Student - 30 april 2020

Meanwhile in... Italy


The north of Italy was the first part of Europe to be hit hard by COVID-19. Based on seemingly stable data, the Italian government allows the opening of small shops again after six weeks of national lockdown. MSc student Davide Bottacini is pleased that Italy is cautious: ‘Since we have no view of the finish line, taking it slow is the only way we can fight this virus.’

I think the Italian government is doing the best they can

‘The start of the Corona virus pandemic in Italy was a bit messy. The government kept changing the regulations every two days, which made it difficult for people to keep track of everything. Moreover, many people who had once gone north for work went back to their home towns in the south. Trains and train stations were all very crowded. Regions like Sicily tried to close their borders to prevent the virus from entering, but people were already arriving, which caused some panic. The government feared a big peak in COVID-19 infections in the south, but fortunately that did not happen.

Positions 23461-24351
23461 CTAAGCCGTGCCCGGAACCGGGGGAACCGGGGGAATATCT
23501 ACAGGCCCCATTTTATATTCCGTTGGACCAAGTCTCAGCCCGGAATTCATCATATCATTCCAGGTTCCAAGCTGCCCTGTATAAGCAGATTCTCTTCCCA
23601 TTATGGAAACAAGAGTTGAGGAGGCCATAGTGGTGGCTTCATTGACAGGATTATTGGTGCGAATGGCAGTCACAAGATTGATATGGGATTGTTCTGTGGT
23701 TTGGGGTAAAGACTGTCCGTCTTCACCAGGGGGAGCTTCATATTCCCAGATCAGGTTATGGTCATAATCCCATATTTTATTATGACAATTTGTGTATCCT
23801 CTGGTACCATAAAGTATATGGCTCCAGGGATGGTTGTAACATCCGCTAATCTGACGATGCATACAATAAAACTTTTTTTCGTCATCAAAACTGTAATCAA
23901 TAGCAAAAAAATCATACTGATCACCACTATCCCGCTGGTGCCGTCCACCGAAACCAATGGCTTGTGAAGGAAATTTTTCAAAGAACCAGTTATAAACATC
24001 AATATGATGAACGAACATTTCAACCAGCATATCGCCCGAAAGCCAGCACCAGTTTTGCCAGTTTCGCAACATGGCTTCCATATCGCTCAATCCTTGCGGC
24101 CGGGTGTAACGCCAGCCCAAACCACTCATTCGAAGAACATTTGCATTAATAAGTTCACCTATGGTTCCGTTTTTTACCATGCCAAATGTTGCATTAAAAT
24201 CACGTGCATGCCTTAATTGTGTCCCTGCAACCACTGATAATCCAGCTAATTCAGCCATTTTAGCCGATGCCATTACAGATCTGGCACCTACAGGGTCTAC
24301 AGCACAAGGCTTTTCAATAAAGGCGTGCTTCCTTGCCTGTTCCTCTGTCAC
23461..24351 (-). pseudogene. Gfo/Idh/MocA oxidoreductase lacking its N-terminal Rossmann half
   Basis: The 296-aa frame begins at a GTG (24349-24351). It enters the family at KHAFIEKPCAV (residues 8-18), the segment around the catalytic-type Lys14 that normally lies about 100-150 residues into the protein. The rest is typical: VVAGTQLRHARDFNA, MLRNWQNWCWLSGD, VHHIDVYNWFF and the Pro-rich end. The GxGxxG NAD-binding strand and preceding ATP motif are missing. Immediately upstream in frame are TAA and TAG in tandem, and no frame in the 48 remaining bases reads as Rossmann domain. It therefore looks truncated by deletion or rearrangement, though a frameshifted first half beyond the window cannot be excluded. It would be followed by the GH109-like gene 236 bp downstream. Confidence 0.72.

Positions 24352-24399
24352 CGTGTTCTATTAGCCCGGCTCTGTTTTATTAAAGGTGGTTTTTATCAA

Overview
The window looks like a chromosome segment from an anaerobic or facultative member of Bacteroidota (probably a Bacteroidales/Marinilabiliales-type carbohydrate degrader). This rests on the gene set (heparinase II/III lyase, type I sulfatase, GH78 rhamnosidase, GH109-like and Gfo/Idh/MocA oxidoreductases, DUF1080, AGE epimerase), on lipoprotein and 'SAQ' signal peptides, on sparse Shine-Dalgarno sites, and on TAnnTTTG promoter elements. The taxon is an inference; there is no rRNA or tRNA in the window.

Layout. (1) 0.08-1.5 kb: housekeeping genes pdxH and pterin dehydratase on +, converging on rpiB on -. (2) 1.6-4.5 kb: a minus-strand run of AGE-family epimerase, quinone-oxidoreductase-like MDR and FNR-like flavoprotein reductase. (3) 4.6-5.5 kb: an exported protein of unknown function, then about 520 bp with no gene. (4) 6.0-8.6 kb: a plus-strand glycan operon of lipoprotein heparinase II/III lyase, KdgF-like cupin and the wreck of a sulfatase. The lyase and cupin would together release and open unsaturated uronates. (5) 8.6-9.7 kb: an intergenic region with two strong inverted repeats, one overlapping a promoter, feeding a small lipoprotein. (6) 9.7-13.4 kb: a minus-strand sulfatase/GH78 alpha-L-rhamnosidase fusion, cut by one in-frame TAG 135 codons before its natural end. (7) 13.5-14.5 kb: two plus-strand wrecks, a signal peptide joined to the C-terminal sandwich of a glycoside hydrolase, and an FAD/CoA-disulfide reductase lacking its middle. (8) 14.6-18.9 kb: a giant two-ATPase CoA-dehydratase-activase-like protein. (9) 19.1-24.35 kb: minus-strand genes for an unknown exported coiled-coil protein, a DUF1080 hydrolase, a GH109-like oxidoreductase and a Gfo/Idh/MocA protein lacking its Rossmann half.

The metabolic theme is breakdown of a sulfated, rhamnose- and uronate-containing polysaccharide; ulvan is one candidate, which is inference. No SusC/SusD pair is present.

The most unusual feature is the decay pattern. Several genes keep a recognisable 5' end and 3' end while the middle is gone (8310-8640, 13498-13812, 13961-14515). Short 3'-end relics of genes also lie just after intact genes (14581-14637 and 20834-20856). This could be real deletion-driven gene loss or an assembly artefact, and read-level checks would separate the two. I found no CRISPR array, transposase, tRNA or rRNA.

Even with this initial chaos, I think the Italian government has been doing the best they can. It is easy to criticize them and say how they should have done it, but no one knew then what to expect. At the moment, the strict regulations have achieved a certain balance in hospitals. The care homes for the elderly, on the other hand, remain a big problem because many people die unaware of their infection. I am lucky that my two grandmothers can take care of themselves. Yet I also feel that I must stay in touch with them, because they miss company the most.

MSc Plant Sciences student Davide Bottacini (24) from a small town near Verona reflects on the crisis in his home county.
MSc Plant Sciences student Davide Bottacini (24) from a small town near Verona reflects on the crisis in his home county.

It will probably take a while before I go back to Italy again. In the meantime, I hope Italy finds a way to get cheap reliable tests for everyone because it is impossible to keep everything closed until we have a vaccine. It is also important to find a balance between health, safety and the economy, as Italy is already struggling economically. Eurobonds may be an option, but I do understand that countries disagree on this as each country experiences the virus differently.’